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Thursday, March 28, 2013

Alfred T. Vaughn's Obituary

Friday, July 30, 1999 - Page updated at 12:00 AM

Alfred Tennyson Vaughn; Turned To Poetry Late In Life

Seattle Times Staff Reporter
For his first six decades, Alfred Tennyson Vaughn, named after England's poet laureate, wasn't impressed with poetry.

Instead, he focused on building and operating radio and telegraph equipment for the U.S. Army in Alaska, then doing more modern communications work for Boeing.

Only when he retired did he begin to scribble a little. His first lines were on a restaurant napkin, but the resulting jingle about Seattle won him and his wife a trip to Las Vegas.

He then got serious about his writing. He published poems in magazines and in children's booklets. His letters to editors showed a wry wit, love for things literary and knowledge of the world.

"He was constantly writing or penning things," said his daughter Marilyn Sabo of Bothell. "His mind was always going."

Mr. Vaughn died Sunday (July 25) of cancer. He was 84.

The man many children called "Grandpa," for his age as well as for his warm presence and funny stories, was one of 12 children born to settlers in Entiat, Chelan County.
"Most of 'em were boys, and his mother was running out of names, but she liked poems and named him for (Alfred, Lord) Tennyson," said Sabo.

As a youth, Mr. Vaughn was more interested in the then-emerging technology of radio. He became a communications specialist after enlisting in the Army in the late 1930s. He served during World War II and the Korean War, spending many years at remote installations in Alaska.

He retired from the Army in 1959, went to work for Boeing in Seattle, then retired in 1971.

Through his life ran a thread not only of communications but also of devotion to his Christian faith, expressed in music and hospitality.

Active in his church, he sometimes played hymns such as "Amazing Grace" on the musical saw to the delight of parishioners and people at the missions.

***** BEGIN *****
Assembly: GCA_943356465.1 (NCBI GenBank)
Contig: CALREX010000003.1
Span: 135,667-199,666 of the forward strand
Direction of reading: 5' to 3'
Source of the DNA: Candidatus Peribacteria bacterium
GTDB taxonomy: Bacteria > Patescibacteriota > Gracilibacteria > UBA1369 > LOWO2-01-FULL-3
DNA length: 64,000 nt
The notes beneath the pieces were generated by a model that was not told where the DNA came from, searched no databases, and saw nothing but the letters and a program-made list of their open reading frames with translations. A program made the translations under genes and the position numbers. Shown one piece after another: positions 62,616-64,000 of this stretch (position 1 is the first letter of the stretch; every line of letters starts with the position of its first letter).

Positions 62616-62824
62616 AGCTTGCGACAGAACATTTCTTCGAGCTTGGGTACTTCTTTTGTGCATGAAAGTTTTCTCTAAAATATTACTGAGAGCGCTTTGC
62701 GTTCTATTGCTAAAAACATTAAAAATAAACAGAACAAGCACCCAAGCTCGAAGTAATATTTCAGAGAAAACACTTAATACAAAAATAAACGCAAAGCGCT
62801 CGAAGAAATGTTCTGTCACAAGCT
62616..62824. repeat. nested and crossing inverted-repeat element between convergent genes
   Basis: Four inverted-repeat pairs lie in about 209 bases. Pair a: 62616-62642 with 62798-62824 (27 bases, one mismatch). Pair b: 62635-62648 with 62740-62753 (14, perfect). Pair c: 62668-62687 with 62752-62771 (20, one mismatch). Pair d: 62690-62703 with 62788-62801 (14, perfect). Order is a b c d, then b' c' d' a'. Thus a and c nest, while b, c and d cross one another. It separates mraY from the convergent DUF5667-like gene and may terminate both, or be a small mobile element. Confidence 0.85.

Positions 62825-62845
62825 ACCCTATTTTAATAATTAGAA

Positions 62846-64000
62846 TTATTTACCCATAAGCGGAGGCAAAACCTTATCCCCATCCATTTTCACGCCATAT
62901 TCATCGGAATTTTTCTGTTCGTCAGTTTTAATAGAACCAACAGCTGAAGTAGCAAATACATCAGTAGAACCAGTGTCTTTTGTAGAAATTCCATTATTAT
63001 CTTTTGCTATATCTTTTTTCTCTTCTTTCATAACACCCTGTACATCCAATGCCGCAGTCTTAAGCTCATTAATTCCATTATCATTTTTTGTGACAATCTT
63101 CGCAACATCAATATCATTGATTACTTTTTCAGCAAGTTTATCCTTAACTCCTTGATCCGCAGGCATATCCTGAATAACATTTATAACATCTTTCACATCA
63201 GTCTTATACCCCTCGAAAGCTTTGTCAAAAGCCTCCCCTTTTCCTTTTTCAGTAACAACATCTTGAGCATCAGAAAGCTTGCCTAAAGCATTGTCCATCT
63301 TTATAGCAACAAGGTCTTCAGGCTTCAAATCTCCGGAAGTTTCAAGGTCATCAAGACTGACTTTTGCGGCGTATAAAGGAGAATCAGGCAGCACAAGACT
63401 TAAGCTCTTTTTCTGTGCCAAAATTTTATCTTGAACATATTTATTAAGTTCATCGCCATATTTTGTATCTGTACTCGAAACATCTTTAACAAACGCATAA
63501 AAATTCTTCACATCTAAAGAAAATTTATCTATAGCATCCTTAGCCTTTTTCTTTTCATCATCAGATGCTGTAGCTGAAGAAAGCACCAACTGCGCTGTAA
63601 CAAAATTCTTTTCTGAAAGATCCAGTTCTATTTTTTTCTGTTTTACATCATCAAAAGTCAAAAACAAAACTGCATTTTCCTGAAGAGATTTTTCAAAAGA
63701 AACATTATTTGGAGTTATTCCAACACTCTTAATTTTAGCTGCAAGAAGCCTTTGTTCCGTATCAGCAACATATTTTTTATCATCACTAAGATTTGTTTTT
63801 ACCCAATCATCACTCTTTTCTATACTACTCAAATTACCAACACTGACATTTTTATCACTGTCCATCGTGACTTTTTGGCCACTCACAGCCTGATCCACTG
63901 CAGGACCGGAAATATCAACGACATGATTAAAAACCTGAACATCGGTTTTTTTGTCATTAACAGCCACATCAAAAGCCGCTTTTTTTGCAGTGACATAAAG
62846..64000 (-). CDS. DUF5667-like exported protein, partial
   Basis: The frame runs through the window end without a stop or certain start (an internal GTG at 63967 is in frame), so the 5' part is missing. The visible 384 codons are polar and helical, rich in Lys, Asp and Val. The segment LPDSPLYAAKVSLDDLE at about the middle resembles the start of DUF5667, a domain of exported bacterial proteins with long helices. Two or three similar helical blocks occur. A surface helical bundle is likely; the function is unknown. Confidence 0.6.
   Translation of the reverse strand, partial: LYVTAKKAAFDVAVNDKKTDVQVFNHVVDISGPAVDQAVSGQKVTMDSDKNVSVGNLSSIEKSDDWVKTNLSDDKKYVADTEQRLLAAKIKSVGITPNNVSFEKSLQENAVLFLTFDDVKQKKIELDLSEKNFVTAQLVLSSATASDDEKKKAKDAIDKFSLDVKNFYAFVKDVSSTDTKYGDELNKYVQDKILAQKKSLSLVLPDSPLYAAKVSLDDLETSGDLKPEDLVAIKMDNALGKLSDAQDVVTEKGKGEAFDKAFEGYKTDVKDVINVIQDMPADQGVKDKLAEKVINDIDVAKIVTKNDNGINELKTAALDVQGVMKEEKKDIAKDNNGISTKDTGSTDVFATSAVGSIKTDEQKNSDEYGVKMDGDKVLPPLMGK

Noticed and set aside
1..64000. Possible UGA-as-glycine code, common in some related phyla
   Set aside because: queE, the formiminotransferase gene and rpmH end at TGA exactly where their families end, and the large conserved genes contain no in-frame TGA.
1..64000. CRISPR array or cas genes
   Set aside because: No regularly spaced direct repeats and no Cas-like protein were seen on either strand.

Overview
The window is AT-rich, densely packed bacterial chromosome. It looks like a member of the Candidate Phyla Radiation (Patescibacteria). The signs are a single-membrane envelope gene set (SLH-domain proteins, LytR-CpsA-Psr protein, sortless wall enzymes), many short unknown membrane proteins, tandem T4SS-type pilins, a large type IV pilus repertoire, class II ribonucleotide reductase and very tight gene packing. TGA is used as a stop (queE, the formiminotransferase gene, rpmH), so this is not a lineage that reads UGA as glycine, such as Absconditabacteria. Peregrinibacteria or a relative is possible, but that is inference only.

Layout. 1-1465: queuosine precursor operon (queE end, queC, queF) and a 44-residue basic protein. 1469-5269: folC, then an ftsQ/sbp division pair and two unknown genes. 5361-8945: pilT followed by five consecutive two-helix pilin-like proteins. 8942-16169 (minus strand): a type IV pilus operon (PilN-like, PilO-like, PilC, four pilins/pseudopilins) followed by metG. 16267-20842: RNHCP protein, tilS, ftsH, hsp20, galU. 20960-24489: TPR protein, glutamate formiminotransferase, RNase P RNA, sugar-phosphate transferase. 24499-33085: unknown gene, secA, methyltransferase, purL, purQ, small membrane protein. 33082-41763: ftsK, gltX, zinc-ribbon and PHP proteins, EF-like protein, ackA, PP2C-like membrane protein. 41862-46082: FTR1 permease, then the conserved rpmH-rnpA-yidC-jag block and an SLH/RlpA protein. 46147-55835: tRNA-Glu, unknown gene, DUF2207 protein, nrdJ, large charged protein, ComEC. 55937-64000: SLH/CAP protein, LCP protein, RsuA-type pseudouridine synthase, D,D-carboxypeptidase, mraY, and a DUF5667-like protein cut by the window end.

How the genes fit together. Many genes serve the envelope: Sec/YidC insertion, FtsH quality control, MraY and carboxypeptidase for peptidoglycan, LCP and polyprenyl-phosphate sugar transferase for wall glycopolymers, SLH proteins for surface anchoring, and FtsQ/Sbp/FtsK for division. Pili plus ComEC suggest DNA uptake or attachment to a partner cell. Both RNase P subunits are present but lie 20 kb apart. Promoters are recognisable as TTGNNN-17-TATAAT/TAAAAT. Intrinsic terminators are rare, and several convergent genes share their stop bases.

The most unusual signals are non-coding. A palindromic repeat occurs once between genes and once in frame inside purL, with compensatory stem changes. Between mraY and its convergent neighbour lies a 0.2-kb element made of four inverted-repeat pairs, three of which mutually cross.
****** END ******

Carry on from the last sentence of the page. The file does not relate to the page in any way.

"He used to joke that one side of the saw was `sharp' and the other, `flat,' " said his daughter.

Whenever he saw military personnel at a church service, he invited them home for supper.
And maybe, if the mood was right, he'd share a poem, or jot one on the spot.
Also surviving are his wife of 55 years, Naomi Vaughn of Bellevue; children Wesley Vaughn, Altavista, Va.; Roberta Culberson, Stockbridge, Ga.; and Marie Dusing, Poland, Ind.; 14 grandchildren; and 15 great-grandchildren.

Services are at 3 p.m. tomorrow at Fairview Church of God, 844 N.E. 78th St., Seattle. Donations may go to the church (ZIP: 98115).

Carole Beers' e-mail address iscbeers@seattletimes.com
Copyright (c) 1999 Seattle Times Company, All Rights Reserved.

Monday, July 23, 2012

So blessed that My Mammaw was a woman of strong Faith in the Lord and had a Multi-generational vision for her family!  I miss her every single DAY!

Friday, July 6, 2012

Reminicing The Vaughn Heritage 5

Looking Towards Heaven (Pictured above is a well-loved man, named Dad and Grandpa.)

**Note** This is the fifth of 6 articles that were written by my maternal Grandfather, Alfred Tennyson Vaughn before his death July 25, 1999. I didn't know they existed, until I did some family searching on the net and they came up. They were published in 2000 after his death. Needless to say, since I didn't know these were out there, I was in tears when I saw them. They are a cherished gift from Grandpa, who was a wonderful writer and poet! We love and miss you Grandpa!

The Vaughn Heritage
Alfred Tennyson Vaughn

Editor's note: This week, in the fifth installment of The Vaughn Heritage, we read about the Vaughn School, school discipline and school pranks and games played by the students.

The Vaughn School

Ours was a one-room school. That is, the front entrance was used to store our coats and lunch buckets. In the main room, the teacher's desk, blackboards and a long bench were at the front of the room.
There were two rows of double seats at which lower grades studied. The upper grades were seated by rows in adjacent grades, in single seats. (Students who needed watching usually sat up front.)